The predicted minimum algicidal concentration of the composition is determined by multiplying the weight fraction of each ingredient by its minimum algicidal concentration, used alone. Then these results for each ingredient are added together. That sum is the expected minimum algicidal concentration.

Thus, if component A has a minimum algicidal concentration of 3 ppm when used alone, component B has a minimum algicidal concentration of 5 ppm when used alone, and they are combined in a 2:1 ratio, the weight fraction of component A is 0.667 and the weight fraction of component B is 0.333. The predicted algicidal concentration is thus: ##EQU1## If the actual minimum algicidal concentration of the composition is less than 3.66 ppm, then the composition is a synergistic algicidal composition.

A similar calculation is used to determine whether a composition is a synergistic algistatic composition. A composition which is either a synergistic algicidal or synergistic algistatic agent is defined as a synergistic algae control agent for the present purposes.

The present invention also includes a method of treating water which is susceptible to the growth of algae. This method is carried out by providing and incorporating in a body of water an at least algistatic amount of the combination of an ionene polymer and a dimethyl ammonium chloride polymer as defined above.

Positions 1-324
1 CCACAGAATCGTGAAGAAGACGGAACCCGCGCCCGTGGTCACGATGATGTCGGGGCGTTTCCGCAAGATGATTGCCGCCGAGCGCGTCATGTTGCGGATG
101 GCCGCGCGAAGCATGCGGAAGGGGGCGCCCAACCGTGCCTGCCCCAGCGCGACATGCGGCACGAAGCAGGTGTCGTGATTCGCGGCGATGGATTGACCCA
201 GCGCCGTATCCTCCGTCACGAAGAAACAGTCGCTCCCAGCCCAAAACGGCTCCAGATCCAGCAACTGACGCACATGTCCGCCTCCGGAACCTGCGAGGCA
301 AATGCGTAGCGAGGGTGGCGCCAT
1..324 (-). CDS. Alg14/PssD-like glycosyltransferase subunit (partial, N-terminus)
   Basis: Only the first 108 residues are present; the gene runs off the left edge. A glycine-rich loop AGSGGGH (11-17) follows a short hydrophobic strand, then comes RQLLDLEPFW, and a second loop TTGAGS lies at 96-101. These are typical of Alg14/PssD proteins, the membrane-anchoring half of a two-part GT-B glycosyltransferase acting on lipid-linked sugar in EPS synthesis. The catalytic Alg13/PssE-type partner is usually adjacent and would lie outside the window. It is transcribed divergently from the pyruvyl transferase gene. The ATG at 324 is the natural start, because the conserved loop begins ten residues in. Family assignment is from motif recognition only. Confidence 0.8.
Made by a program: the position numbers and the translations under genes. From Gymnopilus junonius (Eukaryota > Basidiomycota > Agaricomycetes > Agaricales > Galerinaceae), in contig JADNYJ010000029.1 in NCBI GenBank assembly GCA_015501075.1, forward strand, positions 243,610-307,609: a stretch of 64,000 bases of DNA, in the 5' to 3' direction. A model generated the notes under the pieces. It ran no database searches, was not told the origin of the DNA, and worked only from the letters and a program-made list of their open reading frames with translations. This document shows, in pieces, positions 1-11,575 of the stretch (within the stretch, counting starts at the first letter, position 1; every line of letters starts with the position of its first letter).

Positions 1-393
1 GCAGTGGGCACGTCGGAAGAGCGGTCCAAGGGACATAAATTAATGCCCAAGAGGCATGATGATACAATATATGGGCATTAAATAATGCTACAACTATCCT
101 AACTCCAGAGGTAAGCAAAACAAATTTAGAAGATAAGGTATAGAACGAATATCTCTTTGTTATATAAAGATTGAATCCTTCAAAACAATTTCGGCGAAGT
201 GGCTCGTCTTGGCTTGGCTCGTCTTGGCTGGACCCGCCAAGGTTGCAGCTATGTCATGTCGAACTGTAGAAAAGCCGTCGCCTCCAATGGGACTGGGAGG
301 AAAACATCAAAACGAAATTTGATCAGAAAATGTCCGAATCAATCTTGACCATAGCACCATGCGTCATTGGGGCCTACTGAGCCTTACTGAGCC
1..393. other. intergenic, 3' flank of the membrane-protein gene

WORKING EXAMPLES

The following examples illustrate how the present invention may be carried out.

Test Procedure

Allen's algal culture medium (literature reference: Allen, M. B., The Cultivation of Myxophyceae, Arch. Mikrobiol., 17:34-53 (1952)) was used to carry out algal growth experiments. Allen's medium is an aqueous solution of the following salts (the weights of which are anhydrous weights unless water of hydration is indicated) in distilled water:

______________________________________ALLEN'S MEDIUM  Salt     mg/L______________________________________  NH4 Cl           50  NaNO3           1000  KNO3           --  KH2 PO4           --  K2 HPO4           250  MgCl2           --  MgSO4.7H2 O           513  CaCl2.2H2 O           66  Fe Citrate           --  FeCl3           3  Fe2 (SO4)3           --  Na2 SiO3.9H2 O           --  Na2 CO3           --  Citric Acid           --  Na Citrate           --  EDTA     --______________________________________

The ions contained in Allen's medium are as follows:

______________________________________   Ions mg/mL______________________________________   N    178   P    45   Fe    1   Mg   50   Ca   18   S    67   K    112______________________________________